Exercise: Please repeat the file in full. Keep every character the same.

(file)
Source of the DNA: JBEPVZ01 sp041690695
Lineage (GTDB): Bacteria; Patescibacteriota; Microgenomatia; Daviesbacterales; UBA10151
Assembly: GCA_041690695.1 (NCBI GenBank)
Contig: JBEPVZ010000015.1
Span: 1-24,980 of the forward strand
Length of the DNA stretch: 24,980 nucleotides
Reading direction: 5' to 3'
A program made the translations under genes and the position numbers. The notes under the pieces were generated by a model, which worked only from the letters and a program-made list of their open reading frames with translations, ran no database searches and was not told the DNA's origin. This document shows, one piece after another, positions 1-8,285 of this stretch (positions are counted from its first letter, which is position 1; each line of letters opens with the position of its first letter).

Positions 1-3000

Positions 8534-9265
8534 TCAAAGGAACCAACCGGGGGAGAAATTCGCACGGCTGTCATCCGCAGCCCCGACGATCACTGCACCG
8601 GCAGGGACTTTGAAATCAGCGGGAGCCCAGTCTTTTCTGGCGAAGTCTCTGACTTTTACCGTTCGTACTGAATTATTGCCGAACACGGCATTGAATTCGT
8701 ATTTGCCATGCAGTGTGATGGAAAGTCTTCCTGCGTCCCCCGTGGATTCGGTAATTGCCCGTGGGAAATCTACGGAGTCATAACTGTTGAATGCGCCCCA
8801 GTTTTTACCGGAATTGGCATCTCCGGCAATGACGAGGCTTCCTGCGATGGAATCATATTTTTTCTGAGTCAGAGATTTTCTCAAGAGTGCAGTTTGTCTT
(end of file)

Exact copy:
Source of the DNA: JBEPVZ01 sp041690695
Lineage (GTDB): Bacteria; Patescibacteriota; Microgenomatia; Daviesbacterales; UBA10151
Assembly: GCA_041690695.1 (NCBI GenBank)
Contig: JBEPVZ010000015.1
Span: 1-24,980 of the forward strand
Length of the DNA stretch: 24,980 nucleotides
Reading direction: 5' to 3'
A program made the translations under genes and the position numbers. The notes under the pieces were generated by a model, which worked only from the letters and a program-made list of their open reading frames with translations, ran no database searches and was not told the DNA's origin. This document shows, one piece after another, positions 1-8,285 of this stretch (positions are counted from its first letter, which is position 1; each line of letters opens with the position of its first letter).

Positions 1-3000

Positions 8534-9265
8534 TCAAAGGAACCAACCGGGGGAGAAATTCGCACGGCTGTCATCCGCAGCCCCGACGATCACTGCACCG
8601 GCAGGGACTTTGAAATCAGCGGGAGCCCAGTCTTTTCTGGCGAAGTCTCTGACTTTTACCGTTCGTACTGAATTATTGCCGAACACGGCATTGAATTCGT
8701 ATTTGCCATGCAGTGTGATGGAAAGTCTTCCTGCGTCCCCCGTGGATTCGGTAATTGCCCGTGGGAAATCTACGGAGTCATAACTGTTGAATGCGCCCCA
8801 GTTTTTACCGGAATTGGCATCTCCGGCAATGACGAGGCTTCCTGCGATGGAATCATATTTTTTCTGAGTCAGAGATTTTCTCAAGAGTGCAGTTTGTCTT